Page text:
• Home
  • News
  • Business
  • How do new environmental laws change doing business?

How do new environmental laws change doing business?

By Partner


Scroll down to read more


Image: tex.tracer

To combat the ambiguity of what companies mean when they call a product “sustainable” - or any other variation of the word, such as “eco-friendly”, “green” or “environmentally friendly” - various international consumer authorities have started cracking down on unsubstantiated claims.

In the meantime, the EU is preparing regulations for the same. Look up EU Green Claims Directive, France Climate and Resilience Law, UK CMA’s greenwashing review for more details.

Great, but how to collect reliable product data to substantiate environmental claims?

The environmental impact of a product is measured by a Life Cycle Assessment - in short LCA. These LCA’s are so far often indicative as benchmark data is used which is in turn often based on limited reference data due to the newness of this topic to our industry.

Back to the regulations: the EU wants brands and consumers to be able to act based on facts. No more indicative impact data, but reliable data supported by evidence.

Collect data from primary source

tex.tracer transparency platform has spent the last 6 months on a pilot project with clients EK Fashion, Groenendijk Bedrijfskleding, Tricorp, Heigo and bAwear Score LCA party looking at exactly this. During the pilot, the pilotgroup has collected over 200 product data points per garment from yarn to confectioning and transport, from Tier 1 suppliers and beyond.

The results show that collecting data from the supply chain – the primary source - is a tedious job and that’s why tex.tracer has automated the data collection. Tom Gerards, Manager Sustainability at Heigo confirms:

The pilot results show that collecting reliable data from primary source is possible, albeit difficult. Reducing workload by automating and simplifying the process is important. It helps us to scale data collection and future-proof our business.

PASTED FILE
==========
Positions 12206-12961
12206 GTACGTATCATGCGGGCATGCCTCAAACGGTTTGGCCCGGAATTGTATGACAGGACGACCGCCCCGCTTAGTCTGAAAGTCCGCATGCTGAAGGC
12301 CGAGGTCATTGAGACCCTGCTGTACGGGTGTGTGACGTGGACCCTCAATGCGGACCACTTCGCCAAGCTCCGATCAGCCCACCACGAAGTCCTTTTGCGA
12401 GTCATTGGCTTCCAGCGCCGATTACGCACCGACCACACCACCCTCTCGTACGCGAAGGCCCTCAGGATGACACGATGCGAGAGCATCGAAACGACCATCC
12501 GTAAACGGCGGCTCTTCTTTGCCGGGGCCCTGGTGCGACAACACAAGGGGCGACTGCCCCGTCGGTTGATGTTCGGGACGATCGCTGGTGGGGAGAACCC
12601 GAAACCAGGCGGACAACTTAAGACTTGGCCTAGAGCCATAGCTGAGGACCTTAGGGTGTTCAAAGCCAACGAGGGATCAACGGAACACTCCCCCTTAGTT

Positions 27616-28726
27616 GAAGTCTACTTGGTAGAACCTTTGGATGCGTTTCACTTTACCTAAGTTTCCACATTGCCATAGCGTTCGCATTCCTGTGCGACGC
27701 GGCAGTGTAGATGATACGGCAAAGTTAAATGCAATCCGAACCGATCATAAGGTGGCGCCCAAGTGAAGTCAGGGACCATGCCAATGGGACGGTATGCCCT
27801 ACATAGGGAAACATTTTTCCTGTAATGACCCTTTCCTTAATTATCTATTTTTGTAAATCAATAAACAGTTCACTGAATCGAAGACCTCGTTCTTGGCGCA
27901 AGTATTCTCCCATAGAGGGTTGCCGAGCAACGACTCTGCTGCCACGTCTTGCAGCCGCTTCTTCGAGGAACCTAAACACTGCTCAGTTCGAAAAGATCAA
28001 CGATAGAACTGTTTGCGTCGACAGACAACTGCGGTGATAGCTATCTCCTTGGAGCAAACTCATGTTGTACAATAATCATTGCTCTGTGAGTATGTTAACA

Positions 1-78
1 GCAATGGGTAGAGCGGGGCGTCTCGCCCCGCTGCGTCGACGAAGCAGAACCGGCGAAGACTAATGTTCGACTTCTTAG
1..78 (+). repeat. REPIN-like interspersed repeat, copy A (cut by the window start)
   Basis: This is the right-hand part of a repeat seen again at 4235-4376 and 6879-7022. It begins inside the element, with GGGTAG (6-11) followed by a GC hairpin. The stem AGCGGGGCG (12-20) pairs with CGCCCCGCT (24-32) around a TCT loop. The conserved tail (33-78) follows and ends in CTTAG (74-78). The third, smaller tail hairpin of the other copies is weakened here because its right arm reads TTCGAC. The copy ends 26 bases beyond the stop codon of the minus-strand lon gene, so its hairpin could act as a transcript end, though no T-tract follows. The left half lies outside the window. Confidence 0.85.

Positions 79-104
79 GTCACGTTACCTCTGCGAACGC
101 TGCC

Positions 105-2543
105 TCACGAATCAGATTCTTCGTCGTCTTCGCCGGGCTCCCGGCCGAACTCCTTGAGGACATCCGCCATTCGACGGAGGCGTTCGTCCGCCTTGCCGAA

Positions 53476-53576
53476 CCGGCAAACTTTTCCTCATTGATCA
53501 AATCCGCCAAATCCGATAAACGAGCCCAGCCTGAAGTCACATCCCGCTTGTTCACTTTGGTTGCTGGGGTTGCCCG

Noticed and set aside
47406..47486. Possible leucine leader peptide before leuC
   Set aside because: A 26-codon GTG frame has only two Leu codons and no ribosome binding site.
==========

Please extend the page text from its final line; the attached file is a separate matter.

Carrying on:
Tom Gerards, Manager Sustainability at Heigo

Reliable LCA’s empower you to act based on facts and successively improve social and environmental aspects. And meet the above-mentioned upcoming compliance rules and regulations so you can avoid greenwashing.

Image via tex.tracer

Learnings you can implement

4 points to follow when you start product impact measurement:

  1. Collecting footprint data on product level is a tedious job. As you may want to do it more often once you get started: automate the process to reduce workload
  2. As you need answers to 200 questions throughout the supply chain: instead of asking your Tier 1 supplier to provide all information, request all partners in the supply chain to answer a small set of questions related to their process only. Sharing is caring, plus you get reliable data as the data owner is providing the information.
  3. To collect data from the origin, you need to first be able to know that party. This point is de facto the first step, so get a new Excel file started or cooperate with a transparency platform to ease the process of getting to know your supply chain partners all the way back to raw material.
  4. Although an LCA may still not be perfect, you can use it as a benchmark and work from that starting point to reduce emissions in the future. And whilst you’re at it, you’re building more reliable benchmark data in the process: a nice benefit for the whole industry!

Reliable and transparent supply chain data is the basis for the necessary changes in the fashion industry. Take the next step towards understanding your supply chain and the environmental and social impact of your product and contribute to a responsible fashion industry.

tex.tracer collects product supply chain data using time- & geolocation stamps, peer-to-peer reviews and blockchain, creating reliable supply chain insights. Want to know more? Get in touch with the team.

Want to know more?
Read more about tex.tracer on their company page